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Deborah Friedl

Deborah Friedl, Criminal Justice, Psychology

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“Criminal Justice was a great fit for me.”

Deborah Friedl ’83 is a true Lowellian, having graduated from Lowell High before enrolling at the University of Lowell. First a psychology major, she tacked on a second one—in the newly formed criminal justice program—and found her place. 

“Criminal justice was a great fit for me,” says Friedl, admitting her mother was less enthusiastic about her only daughter’s career choice. There wasn't a lot of time to get used to the thought, either, since Friedl sailed through the civil service exam on her first try, just months after graduation. She and 11 other new Lowell cops (including three women) joined the force at a ceremony at the Somerville Police Academy.

Twenty-eight years later, City Manager Bernie Lynch ’78 named Friedl interim superintendent of the Lowell Police Department – the first woman to hold the post. 

Friedl is perched atop a 232-person force, charged with passing the department budget and with cleaning up personnel issues, all while managing every facet of a busy urban force. 

As she rose through the ranks, Friedl became an expert in domestic violence cases, combining her police training and her psychology background.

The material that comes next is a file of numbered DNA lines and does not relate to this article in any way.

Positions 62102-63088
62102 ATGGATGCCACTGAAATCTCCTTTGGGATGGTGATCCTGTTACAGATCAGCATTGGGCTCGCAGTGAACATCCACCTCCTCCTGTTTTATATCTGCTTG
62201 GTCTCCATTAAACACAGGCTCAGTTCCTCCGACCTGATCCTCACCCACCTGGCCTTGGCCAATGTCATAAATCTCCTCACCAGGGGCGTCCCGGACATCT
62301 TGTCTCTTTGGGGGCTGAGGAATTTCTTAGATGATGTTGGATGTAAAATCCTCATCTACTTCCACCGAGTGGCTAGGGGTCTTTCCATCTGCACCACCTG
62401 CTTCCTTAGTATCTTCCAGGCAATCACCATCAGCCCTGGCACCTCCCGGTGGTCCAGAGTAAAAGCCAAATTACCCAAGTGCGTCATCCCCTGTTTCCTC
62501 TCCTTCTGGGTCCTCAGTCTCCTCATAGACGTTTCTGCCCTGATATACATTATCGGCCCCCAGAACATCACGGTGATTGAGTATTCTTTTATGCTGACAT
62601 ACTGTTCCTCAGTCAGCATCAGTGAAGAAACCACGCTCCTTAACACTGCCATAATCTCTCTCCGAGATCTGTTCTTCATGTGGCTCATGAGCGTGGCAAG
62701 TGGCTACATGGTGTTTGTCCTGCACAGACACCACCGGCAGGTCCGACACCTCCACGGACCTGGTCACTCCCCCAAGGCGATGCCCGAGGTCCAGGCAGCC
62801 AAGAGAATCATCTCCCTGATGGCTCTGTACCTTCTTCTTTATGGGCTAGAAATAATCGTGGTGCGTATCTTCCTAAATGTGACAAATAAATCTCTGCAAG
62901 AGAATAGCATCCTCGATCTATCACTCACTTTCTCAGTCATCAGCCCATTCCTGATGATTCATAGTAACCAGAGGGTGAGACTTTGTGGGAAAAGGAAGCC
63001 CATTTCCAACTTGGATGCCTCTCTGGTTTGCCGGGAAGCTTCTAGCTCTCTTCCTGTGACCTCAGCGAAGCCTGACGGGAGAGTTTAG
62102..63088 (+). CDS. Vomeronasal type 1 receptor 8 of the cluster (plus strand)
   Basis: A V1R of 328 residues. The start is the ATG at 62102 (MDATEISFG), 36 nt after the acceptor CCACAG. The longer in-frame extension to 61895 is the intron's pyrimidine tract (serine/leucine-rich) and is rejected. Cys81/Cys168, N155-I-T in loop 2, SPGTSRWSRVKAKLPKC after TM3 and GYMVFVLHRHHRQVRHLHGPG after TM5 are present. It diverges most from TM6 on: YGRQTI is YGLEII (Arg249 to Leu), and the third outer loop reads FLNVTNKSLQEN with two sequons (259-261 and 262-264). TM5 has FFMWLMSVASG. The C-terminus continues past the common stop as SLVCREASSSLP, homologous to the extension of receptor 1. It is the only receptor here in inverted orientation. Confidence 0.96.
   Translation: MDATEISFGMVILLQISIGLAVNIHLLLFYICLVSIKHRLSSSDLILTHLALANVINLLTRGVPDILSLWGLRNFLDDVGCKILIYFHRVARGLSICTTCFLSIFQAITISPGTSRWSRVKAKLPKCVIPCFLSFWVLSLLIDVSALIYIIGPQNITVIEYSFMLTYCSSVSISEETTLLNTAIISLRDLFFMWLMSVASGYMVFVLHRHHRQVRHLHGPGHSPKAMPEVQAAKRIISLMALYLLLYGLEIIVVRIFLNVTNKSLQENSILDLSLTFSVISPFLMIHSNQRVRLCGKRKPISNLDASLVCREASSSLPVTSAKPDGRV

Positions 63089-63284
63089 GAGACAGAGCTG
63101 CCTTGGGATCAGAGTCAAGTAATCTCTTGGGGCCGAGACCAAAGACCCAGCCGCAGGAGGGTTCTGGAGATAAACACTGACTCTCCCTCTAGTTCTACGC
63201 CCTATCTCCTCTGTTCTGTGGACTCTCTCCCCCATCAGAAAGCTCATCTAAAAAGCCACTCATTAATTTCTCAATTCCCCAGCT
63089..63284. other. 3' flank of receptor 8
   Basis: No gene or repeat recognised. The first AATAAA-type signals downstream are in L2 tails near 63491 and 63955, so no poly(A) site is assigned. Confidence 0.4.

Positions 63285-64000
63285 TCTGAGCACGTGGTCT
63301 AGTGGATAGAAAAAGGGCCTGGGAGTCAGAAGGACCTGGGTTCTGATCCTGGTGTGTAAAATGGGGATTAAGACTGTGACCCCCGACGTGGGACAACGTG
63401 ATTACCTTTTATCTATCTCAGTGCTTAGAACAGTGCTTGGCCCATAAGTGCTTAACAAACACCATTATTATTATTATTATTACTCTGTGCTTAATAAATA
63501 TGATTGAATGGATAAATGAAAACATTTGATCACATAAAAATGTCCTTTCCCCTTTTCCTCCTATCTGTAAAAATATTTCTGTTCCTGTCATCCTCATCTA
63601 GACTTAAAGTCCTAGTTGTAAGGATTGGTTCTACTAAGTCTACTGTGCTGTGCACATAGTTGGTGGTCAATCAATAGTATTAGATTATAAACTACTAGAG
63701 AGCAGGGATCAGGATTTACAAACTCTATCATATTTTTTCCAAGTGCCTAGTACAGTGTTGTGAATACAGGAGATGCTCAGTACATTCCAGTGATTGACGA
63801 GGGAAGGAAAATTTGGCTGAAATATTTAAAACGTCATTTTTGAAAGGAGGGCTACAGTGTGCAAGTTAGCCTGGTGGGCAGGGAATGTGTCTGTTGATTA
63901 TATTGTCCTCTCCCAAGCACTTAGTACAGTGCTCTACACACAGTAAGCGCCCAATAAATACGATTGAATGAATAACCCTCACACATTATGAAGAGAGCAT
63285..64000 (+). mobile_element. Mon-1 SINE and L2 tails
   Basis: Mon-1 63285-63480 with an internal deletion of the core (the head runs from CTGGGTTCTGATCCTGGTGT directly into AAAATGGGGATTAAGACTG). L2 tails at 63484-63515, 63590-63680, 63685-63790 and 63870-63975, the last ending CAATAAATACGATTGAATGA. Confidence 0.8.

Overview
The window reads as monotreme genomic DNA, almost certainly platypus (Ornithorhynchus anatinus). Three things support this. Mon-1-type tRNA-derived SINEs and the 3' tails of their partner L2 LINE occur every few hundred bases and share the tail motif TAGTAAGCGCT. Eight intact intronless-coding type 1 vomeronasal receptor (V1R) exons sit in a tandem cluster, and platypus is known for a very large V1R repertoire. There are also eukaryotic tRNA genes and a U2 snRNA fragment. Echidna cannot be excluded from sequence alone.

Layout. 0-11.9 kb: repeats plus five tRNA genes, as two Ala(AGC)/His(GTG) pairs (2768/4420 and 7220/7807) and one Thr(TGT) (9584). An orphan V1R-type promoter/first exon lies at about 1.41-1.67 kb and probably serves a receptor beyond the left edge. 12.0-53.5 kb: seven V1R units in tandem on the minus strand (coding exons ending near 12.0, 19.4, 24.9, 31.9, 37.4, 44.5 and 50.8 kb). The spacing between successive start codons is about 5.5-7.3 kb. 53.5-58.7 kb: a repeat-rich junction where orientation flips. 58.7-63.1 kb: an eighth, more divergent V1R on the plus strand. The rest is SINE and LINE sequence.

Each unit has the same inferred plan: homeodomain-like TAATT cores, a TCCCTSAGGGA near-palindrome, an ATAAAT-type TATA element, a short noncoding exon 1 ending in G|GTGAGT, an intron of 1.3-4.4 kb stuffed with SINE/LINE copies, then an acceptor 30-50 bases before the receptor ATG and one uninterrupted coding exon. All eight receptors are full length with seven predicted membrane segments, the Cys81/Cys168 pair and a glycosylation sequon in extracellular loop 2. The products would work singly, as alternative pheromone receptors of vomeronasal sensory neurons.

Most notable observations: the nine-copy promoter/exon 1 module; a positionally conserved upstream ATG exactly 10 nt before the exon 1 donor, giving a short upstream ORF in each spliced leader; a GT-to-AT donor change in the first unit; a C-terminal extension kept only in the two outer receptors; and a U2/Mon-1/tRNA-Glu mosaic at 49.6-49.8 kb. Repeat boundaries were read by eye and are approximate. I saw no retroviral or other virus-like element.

“Nobody calls the cops on their best day,” she says. “Police are called to help people at their most vulnerable: mental illness, substance abuse, missing persons, issues with the elderly and immigrants are often at play.”

While she acknowledges that violence is a real threat to the community and responding officers, she says she’s been trained to be “ready for violence, but prepared for ways to calm the situation if at all possible, using empathy, patience and intelligence.” 

Friedl cites the value of creating relationships with female cops through organizations like the International Association of Women Police Officers, where she sits on the board.

She is of two minds about TV’s portrayal of cops, pleased with the surge in interest in police work, but quick to point out that the episodes are unrealistic.

“Nobody is ever grinding away on paperwork and reports, and the methodical, strategic and sometimes tedious aspects of good investigative work are completely ignored,” she says.

Luckily for Lowell, Friedl continues to work hard on all aspects of her job, honored to be holding the interim post.